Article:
GUITAR WORLD: What made you decide to do a project like this?

After the guitar duel, I noticed a lot of comments from people asking about the next one. I had only planned on doing one, but everyone kept saying how they couldn’t wait for more. So I thought it’d be cool to do another one.

The piece I found was the massive “Introduction and Rondo Capriccioso” [by Camille Saint-Saëns]. Once I checked it out, I knew it was going to take me a while to learn. So rather than just doing one piece and video at a time, we decided to instead make an entire album.

You can read the rest of my
gw_logoInterview with The Commander in Chief
By Clicking Here!

 

The Freezing Snowman: Author B. Hagen Discusses New Children’s Book / Guitar Duel

Freezing SnowmanGuitar fans already know about B. Hagen (The Commander-In-Chief) from the amazing guitar duel she recorded with Thomas Valeur. The video of the 24 year old Norwegian guitarist performing Pablo de Sarasate’s Zigeunerweisen Op. 20 went viral and became one of Guitar World magazine’s top viral videos of 2013. But Hagen’s creativity goes well beyond the instrument. She’s just released her first children’s book, “The Freezing Snowman”.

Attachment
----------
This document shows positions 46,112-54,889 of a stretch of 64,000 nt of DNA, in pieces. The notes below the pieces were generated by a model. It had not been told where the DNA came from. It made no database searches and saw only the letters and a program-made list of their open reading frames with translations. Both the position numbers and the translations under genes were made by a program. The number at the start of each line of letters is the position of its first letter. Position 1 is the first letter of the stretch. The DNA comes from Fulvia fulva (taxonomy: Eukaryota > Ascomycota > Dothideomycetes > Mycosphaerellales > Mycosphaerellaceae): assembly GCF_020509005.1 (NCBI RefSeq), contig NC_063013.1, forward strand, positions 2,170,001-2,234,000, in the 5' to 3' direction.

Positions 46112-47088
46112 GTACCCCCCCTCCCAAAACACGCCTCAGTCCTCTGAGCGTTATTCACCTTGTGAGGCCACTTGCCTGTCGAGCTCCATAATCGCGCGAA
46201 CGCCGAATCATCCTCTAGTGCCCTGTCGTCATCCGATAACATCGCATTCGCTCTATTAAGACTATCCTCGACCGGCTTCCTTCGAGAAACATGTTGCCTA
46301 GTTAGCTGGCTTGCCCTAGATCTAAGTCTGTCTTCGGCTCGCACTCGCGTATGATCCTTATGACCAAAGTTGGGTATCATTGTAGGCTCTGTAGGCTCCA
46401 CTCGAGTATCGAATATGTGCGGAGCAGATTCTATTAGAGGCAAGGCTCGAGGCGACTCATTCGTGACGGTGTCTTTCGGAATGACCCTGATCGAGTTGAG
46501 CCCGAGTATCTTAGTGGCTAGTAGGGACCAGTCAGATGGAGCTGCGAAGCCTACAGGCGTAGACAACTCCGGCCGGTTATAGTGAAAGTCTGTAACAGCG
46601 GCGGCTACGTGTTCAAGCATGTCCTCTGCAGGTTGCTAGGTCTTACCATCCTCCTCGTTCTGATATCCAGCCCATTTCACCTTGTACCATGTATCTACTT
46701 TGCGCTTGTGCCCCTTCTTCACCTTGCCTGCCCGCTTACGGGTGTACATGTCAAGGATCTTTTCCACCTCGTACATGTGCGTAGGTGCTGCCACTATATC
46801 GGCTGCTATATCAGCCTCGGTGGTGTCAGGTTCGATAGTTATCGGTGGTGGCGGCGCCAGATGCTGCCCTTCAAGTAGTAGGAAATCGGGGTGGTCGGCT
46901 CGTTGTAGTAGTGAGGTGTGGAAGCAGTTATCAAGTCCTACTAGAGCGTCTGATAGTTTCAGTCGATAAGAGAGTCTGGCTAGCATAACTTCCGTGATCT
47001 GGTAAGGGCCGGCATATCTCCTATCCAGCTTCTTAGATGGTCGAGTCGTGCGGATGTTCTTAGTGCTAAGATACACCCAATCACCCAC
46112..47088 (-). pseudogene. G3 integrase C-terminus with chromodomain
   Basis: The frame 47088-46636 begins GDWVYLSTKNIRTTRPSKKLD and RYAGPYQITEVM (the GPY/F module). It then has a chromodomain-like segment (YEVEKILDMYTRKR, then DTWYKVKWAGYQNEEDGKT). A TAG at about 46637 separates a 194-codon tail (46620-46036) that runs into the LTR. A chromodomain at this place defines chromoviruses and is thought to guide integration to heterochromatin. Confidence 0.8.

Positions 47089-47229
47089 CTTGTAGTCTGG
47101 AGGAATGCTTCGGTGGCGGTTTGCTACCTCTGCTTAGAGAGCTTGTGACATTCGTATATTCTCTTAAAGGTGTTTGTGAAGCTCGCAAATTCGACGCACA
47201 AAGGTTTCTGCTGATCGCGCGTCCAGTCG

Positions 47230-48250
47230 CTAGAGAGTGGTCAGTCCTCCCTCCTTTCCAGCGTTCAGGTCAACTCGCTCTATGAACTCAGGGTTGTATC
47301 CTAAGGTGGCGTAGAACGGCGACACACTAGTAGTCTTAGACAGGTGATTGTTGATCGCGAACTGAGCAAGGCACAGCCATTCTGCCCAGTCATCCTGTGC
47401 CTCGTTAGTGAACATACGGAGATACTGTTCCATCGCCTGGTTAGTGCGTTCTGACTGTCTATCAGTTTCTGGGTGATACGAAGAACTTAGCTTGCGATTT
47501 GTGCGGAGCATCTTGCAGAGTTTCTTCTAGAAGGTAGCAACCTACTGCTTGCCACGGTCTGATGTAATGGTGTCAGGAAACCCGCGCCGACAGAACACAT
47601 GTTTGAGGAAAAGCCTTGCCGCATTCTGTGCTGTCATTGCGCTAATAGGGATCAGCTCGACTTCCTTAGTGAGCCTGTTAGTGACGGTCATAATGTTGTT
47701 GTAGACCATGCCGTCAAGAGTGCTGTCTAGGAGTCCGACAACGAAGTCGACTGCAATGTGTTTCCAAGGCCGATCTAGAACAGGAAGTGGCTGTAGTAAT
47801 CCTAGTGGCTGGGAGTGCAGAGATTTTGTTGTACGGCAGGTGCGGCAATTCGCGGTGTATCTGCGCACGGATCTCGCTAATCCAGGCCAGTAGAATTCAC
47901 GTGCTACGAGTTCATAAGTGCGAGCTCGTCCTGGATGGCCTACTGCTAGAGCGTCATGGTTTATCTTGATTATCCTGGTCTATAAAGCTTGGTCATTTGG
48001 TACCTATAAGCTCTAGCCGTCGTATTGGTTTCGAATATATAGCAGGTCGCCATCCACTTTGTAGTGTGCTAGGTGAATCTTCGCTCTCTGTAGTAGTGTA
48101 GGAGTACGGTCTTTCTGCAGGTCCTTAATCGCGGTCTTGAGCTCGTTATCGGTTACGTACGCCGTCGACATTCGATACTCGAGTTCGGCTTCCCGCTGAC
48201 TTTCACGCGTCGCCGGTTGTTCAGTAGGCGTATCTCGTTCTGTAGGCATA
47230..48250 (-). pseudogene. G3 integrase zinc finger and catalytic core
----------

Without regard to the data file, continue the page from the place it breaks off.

Written and illustrated by Hagen herself, this beautiful 46-page book tells the magical story about a snowman suffering from the elements and unable to help himself. For young readers, the story demonstrates not only the power of persistence, but also the rich rewards for helping those around them.

I spoke with Hagen about her book, the guitar duel and the other projects she’s currently working on.

What made you decide to write a book?

Originally, I thought it would make a cool Christmas present for my younger siblings. But when the rest of the family figured out what I was up to, they all pushed for me to self publish it.

How did the idea for the story come about?